"Behold, I am making all things new."
Since about the year 2000, when I began to be a part of the New City Community in Knoxville with some regularity, I have been increasingly immersed in dialogue about and surrounded by the action of redeeming culture. In my own cynicism toward the church, an attitude which I have regretfully done more to disseminate than I have to debunk, I neglected and sometimes rejected the idea that the Western church and her often silly sub-culture could even be redeemed. To me, she was a grown woman, holding the scruffy remnants of old gaudy dresses over her figure in the looking glass, fantasizing about the glory days. I still speak sometimes as if I'm not a servant on this storm-tossed ship, as if I'm not terrorized enough by billows and gales to wake Jesus in the bow and scream, "Do something!"
In our seeking for a church, in our strained and distracted attempts to listen for the quiet breath of the Holy Ghost, Kat and I have walked through expressions of corporate worship like wings in an art museum. We have sung, studied, taken communion, prayed, supped, rejoiced, and lamented with people from a couple handfuls of backgrounds. In all of them, I have seen the working of Christ. I have seen the rivers of grace flow through hearts, clearing the jetsam of flood and storm until the banks are clean. It has been humbling to watch the limits that I imagined for God's grace fall.
This past two weeks, we have attended a church that, for all practical purposes, puts on a rock concert every Sunday. Now, I don't use this terminology lightly, having been to enough rock concerts to know the difference. But when, to go with your music, you break out the fog machine, the gobos, the down-looking-up camera angles, and did I mention the fog machine, you have a rock concert. My inborn distrust of all things done in Dog-and-Pony-show style has put the rock show as corporate worship experience fairly low on my list. Now, I've taken part in good preparation and worship with a back beat. I've even taken part in the rock show as worship, especially at student retreats. And musically, I worship more easily with an instrument in my hands. So this probably sounds quite hypocritical. In truth, that's accurate. But it's not accurate for the reasons you might think. More than condemning something with my words and blessing it with my actions (which is a way of further crippling the culture), I have doubted the power of God to redeem, to "seek and to save that which was lost."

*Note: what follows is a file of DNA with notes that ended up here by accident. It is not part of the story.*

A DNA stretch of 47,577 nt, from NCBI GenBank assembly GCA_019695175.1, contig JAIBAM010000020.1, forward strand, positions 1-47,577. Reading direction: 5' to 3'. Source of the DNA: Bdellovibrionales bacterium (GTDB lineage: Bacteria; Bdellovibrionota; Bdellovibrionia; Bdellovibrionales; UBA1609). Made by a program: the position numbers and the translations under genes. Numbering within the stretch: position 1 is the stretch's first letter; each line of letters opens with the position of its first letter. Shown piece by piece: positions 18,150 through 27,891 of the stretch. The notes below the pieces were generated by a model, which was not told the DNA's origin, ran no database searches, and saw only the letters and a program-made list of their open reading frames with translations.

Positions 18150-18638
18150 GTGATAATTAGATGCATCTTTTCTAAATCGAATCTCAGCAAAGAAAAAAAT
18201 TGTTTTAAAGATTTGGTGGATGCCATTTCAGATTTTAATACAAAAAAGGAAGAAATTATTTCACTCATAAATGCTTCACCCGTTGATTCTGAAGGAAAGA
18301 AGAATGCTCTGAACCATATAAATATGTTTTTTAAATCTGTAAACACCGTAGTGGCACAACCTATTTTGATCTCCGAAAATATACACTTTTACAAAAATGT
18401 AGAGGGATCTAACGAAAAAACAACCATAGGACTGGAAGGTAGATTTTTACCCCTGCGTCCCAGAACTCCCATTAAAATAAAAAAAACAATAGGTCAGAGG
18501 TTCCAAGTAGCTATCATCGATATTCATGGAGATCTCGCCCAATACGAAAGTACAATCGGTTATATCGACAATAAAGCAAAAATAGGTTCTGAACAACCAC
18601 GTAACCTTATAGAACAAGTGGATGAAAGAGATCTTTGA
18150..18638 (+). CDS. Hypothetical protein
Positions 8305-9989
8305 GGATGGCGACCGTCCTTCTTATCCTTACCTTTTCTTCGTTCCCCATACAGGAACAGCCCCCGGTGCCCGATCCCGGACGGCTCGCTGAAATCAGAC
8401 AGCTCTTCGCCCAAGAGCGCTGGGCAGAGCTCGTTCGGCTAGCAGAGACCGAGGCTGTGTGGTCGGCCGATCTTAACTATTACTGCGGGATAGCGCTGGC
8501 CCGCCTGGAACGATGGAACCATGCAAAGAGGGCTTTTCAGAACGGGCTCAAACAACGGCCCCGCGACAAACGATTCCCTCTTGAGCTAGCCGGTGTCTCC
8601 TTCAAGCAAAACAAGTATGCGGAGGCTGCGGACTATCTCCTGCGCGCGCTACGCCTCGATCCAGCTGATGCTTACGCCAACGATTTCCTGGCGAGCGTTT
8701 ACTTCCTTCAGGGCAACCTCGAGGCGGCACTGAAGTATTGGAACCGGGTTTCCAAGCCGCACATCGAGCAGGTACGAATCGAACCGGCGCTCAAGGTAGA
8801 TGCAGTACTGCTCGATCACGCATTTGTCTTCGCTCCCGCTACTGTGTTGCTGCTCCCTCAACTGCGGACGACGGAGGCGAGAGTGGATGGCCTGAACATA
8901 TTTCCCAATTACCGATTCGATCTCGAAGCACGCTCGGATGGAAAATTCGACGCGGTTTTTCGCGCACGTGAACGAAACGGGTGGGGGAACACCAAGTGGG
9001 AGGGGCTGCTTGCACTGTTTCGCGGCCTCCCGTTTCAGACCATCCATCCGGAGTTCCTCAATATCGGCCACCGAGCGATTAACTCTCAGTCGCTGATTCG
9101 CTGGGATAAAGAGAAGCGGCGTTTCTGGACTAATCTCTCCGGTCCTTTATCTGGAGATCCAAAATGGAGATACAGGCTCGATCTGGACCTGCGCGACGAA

Standing in the auditorium today, I couldn't help but hear him say, "This too, shall be made well." And now I can't help but remember Paul telling Titus that "to the pure, all things are pure, but to those who are corrupted and do not believe, nothing is pure. In fact, both their minds and their consciences are corrupted. They claim to know God, but by their actions they deny him. They are detestable, disobedient, and unfit for doing anything good," and also speaking about those "having a form of godliness but denying its power." (2 Tim 3:5)
So God is the God who redeems fog machines. And gobos. And for those of you who don't have a clue what a gobo is, next time you see a spinning light design on the back wall or the stage floor, you'll know. Now, if we could just get some in every house church in China, the world would be a better place.